No. 7606.Circuit Court of Appeals, Third Circuit.
June 23, 1941.

Petition for Review of Decision of United States Board of Tax Appeals.

Petition by Harry C. Aberle to review a decision of the United States Board of Tax Appeals, 41 B.T.A. 863, redetermining a deficiency in taxes determined by the Commissioner of Internal Revenue.

Decision affirmed.

James F. McMullan, of Philadelphia, Pa. (Andrew R. McCown and Shields, Clark, Brown McCown, all of Philadelphia, Pa., on the brief), for petitioner.

S. Dee Hanson, Sp. Asst. to Atty. Gen. (Samuel O. Clark, Jr., Asst. Atty. Gen., and Sewall Key, J. Louis Monarch, Sp. Assts. to Atty. Gen., on the brief), for respondent.

Before BIGGS, CLARK and GOODRICH, Circuit Judges.

GOODRICH, Circuit Judge.

This is a petition to review a decision of the Board of Tax Appeals upholding a ruling of the Commissioner against the taxpayer. The case raises the question whether the disposition by the petitioner of a capital asset, consisting of mortgaged premises, resulted in an ordinary loss deductible in full or in a capital loss subject to the limitations of § 117(d) of the Revenue Act of 1934, 26 U.S.C.A. Int.Rev.Acts, page 708.

The facts were stipulated by the parties and adopted by the Board as its findings. In 1922 the petitioner became the owner by purchase of an undivided one-fourth interest in certain real estate in Philadelphia. The premises were purchased under and subject to mortgages but the vendees assumed no personal liability thereon. On October 11, 1934 the petitioner acquired an additional one-fourth interest by devise. On October 30, 1934, at which time only one mortgage remained on the property, the petitioner and his co-owners offered to give the mortgagee a deed to the premises, stating that they intended to divest themselves of title in the near future. The mortgagee inquired whether they would pay the conveyancing costs, and on December 6, 1934 petitioner and his co-owners agreed to pay these costs provided that the mortgagee accept the deed prior to January 1, 1935, or if the conveyance had not been made by then that the mortgagee would indemnify the owners for the 1935 real estate taxes. This offer was accepted by the mortgagee and confirmed in writing by letter dated December 15, 1934. Settlement was not effected until January 31, 1935. Taxes of $4,865.16 were assessed against the property as of January 1, 1935 and petitioner and his co-owners became personally liable therefor. These taxes were paid by the mortgagee on February 28, 1935.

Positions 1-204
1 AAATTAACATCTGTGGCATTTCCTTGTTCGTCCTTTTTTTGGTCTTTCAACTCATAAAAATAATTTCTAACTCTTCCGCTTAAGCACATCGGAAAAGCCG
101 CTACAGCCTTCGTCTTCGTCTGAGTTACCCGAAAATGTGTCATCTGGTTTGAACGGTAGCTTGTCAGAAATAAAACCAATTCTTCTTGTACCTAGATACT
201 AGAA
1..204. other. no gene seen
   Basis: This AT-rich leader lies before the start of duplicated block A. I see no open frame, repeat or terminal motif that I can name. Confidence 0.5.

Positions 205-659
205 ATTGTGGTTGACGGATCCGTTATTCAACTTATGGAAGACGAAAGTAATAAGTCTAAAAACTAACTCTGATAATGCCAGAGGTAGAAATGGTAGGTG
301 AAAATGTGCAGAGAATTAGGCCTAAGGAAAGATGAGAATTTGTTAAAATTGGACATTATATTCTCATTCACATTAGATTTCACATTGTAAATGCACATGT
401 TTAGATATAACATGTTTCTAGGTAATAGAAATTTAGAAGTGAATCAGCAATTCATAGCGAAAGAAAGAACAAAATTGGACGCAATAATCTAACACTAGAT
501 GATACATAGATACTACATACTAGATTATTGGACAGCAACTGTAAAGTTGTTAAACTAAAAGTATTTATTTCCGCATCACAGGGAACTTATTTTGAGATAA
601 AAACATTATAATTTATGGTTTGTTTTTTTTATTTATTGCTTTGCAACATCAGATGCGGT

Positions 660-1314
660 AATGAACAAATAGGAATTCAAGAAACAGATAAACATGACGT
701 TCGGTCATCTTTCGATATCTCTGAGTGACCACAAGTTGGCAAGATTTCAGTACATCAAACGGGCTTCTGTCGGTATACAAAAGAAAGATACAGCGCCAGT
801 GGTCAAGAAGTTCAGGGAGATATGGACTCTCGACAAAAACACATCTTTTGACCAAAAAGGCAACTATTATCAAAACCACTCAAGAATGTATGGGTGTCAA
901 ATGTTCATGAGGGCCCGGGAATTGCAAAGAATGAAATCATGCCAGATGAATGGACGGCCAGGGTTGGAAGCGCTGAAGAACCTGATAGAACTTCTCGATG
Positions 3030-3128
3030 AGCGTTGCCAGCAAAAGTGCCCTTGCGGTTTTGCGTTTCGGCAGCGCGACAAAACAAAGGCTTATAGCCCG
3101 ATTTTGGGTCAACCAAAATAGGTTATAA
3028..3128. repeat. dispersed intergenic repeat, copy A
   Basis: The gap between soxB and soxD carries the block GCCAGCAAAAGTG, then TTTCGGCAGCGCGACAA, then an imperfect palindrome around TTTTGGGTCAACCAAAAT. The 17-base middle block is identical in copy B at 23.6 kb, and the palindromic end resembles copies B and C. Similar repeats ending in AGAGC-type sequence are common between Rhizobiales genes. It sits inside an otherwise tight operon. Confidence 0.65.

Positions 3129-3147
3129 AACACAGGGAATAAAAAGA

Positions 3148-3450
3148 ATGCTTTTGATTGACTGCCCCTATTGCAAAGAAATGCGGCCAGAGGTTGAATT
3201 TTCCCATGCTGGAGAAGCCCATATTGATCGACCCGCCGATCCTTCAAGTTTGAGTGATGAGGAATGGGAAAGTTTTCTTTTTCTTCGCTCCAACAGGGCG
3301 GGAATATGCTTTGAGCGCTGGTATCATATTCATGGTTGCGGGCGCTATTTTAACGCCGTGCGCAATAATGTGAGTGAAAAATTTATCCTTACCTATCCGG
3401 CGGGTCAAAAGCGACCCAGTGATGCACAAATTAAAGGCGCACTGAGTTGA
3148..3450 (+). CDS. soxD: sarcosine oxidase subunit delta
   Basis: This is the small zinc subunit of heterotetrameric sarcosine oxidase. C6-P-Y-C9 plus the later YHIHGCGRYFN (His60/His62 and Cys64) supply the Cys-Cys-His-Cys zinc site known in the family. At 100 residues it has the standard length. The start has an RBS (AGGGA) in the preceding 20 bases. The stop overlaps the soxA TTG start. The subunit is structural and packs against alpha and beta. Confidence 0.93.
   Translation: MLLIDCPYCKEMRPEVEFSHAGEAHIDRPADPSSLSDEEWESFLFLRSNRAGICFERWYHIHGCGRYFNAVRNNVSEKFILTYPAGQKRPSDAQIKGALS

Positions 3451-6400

The petitioner deducted his loss in the property as an ordinary loss sustained in 1935. The Commissioner held that it was a capital loss subject to the limitations of § 117(d), determined a deficiency accordingly, and was sustained by the Board of Tax Appeals. The parties agree that the property was a capital asset, the dispute centering solely about the question whether it was disposed of by sale or exchange.

We think this case is governed by Phillips v. Commissioner, 3 Cir., 1940, 112 F.2d 721. It was there held that a conveyance of land in consideration of the payment of taxes owed by the grantor came within the scope of § 117(d). At the time of the transfer in January 1935, the petitioner and his co-owners were personally liable for

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the taxes assessed against the property, Pennsylvania Co. for Insurances, etc. v. Bergson, 1932, 307 Pa. 44, 159 A. 32. By the terms of the agreement the mortgagee assumed liability for those taxes in accepting the deed, and in fact discharged that liability. It is immaterial that the transaction took place pursuant to an agreement entered into in the prior year. The taxpayer argues that the promise to pay the taxes was “not undertaken by the mortgagee to induce the petitioner to make the conveyance to it, but rather to induce the petitioner not to convey title to some third party prior to the end of 1934.” The distinction sought to be drawn is too fine to affect the substance of the transaction. The mortgagee got the property and the taxpayer got indemnity from the mortgagee for the taxes which were a personal obligation.

The decision of the Board of Tax Appeals is affirmed.

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